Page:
how much time do you think it will take to reasonably finish this task now? Would another set(s) of reverse pomodoros complete it? Or do you think working on regular pomodoro timings (25 min task, 5 min break) would help more now that you have got started on it? What about increasing to 10 minute task / 20 minute break? or 15 min task / 15 min break? The idea is to find the balance that will allow you to keep going to make good progress on the task, without overwhelming yourself.
The most important thing to remember with this method is that all progress (even if only 20 minutes) is still progress with your task.
Ok, ok, we know that it seems completely counter intuitive - we are always told with time management or productivity that the more you focus on tasks the more that you will get done. But often the biggest hurdle to completing a task is getting started. Often we look at a task we have put off or been dreading and it feels much bigger than it actually is. We usually know that if there was a way to start the task, it wouldn’t feel too bad, but task initiation or inertia stops us from even getting to that point. Reverse Pomodoro encourages you to just start really small and do something (anything) towards it, with the hope that this initial start helps provide enough momentum to drive you forward. Even working on a task for 5 minutes helps you to feel more in control and less afraid of the task, and therefore more able to continue on with it. A good way to think of it is like a training programme. You make small steps and progress, which helps you to build consistency and routine, which later might let you work for longer periods on the task, or stick with it until it is completed. If you have trouble focusing - 5 minutes of focused work is much better than 25 minutes of distracted ‘busyness’.
Another benefit, especially for those with executive dysfunction or who have trouble estimating time for tasks is that the longer you work on the task, whether for 5 minutes or for the complete reverse pomodoro set of 20 minutes, the more likely you are to have a grasp of how long that task will take to complete. This can be equally very effective for both large tasks you have to complete over a long period of time (eg studying or writing a report) or tasks that are smaller but you need to do frequently (eg cleaning).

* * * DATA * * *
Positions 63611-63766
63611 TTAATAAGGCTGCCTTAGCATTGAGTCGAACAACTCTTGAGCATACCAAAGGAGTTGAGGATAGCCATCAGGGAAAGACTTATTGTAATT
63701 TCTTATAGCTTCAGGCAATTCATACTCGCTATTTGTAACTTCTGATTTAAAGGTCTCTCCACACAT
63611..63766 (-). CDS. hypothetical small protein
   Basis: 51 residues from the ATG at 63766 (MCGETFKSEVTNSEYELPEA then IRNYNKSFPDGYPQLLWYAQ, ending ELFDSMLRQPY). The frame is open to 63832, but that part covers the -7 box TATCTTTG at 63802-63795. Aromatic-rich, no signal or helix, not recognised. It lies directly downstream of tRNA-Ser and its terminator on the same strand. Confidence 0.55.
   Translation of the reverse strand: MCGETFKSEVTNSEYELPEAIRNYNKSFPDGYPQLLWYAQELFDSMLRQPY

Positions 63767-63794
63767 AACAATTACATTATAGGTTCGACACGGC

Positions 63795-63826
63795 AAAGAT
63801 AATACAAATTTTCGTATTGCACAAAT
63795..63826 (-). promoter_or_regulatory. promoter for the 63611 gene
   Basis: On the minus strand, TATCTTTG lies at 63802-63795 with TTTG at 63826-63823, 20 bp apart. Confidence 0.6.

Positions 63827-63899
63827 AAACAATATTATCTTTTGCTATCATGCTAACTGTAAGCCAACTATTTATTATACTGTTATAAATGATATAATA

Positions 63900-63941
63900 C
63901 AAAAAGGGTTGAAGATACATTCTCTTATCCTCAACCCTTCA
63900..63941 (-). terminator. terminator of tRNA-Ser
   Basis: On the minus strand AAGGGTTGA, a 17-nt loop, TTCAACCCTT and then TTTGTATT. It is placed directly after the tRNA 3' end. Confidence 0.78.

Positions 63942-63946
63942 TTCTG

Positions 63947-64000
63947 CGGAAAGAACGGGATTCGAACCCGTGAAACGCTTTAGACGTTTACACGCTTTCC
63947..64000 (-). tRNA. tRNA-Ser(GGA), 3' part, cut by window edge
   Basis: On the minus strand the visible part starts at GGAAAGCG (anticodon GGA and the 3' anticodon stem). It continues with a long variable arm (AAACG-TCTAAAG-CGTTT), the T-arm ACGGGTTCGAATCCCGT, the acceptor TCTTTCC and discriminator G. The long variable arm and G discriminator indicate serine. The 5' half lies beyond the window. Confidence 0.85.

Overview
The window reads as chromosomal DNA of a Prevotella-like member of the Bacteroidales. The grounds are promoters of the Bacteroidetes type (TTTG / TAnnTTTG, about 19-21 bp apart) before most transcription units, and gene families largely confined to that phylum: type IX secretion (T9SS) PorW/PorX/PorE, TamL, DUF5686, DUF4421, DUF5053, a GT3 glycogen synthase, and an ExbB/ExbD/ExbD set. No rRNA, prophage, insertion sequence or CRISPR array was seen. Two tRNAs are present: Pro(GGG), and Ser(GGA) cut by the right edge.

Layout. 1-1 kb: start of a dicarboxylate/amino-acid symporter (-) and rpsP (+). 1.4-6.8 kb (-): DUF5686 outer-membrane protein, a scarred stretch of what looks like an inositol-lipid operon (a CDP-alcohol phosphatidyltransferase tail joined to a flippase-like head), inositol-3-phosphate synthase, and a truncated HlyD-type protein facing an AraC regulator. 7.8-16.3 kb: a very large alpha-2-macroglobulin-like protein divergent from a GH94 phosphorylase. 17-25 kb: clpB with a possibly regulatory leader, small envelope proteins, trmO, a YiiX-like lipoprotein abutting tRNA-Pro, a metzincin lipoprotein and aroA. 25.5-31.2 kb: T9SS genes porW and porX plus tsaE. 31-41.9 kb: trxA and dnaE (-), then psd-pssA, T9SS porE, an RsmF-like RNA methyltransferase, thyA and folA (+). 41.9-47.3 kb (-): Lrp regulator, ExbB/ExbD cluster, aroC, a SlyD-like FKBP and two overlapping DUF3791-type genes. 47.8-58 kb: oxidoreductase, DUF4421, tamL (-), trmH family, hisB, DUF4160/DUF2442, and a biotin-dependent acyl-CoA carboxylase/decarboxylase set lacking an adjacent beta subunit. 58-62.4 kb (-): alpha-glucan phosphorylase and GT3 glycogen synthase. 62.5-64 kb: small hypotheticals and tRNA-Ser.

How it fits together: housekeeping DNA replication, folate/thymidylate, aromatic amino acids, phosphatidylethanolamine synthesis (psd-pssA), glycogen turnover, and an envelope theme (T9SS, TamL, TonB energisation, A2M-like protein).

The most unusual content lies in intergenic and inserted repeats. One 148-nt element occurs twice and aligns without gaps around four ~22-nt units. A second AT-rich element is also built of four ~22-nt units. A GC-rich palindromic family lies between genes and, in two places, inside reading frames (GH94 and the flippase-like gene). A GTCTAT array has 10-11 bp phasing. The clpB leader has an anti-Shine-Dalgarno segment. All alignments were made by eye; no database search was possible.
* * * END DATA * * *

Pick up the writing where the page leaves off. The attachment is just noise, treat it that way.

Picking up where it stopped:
Finally, for some people with disabilities, anxiety, depression or chronic health conditions, 25 minutes to focus on a task can be just too high an ask on some days. This method can help you on days when you need to make progress, while also making sure that you are able to take care of your energy levels, spoons and other health needs.
A word of warning though - like all methods, this isn’t going to work for everyone, all of the time. You might find it particularly hard context switching for such short periods of time, or find that it is hard to break your focus for a break once you get into a task. You also have to trust and hold yourself to account to coming back off your break to restart your task - and some days that will feel harder than others. But the idea is to play around with the task/break levels and find a combination that feels right for you for that particular day and time. Also think about switching up your breaks. While the break should feel like a rest and reward, alternating activities during them and not just defaulting to screen time or social media can also help. It can be good to give your eyes a rest as well as your brain!
If you would like to give it a go, to make things even easier - we have added a pre-made Reverse Pomodoro Routine into the Routine library in the Tiimo app. This has a Reverse Pomodoro routine of 4 Pomodoros and breaks already set up, so you can simply add them into your schedule. You can then further customise each Pomodoro with colours and icons to reflect your activity, or change the timings between task and break if you find that there is a better split that works for you. Feel free to let us know on our social channels whether this works for you!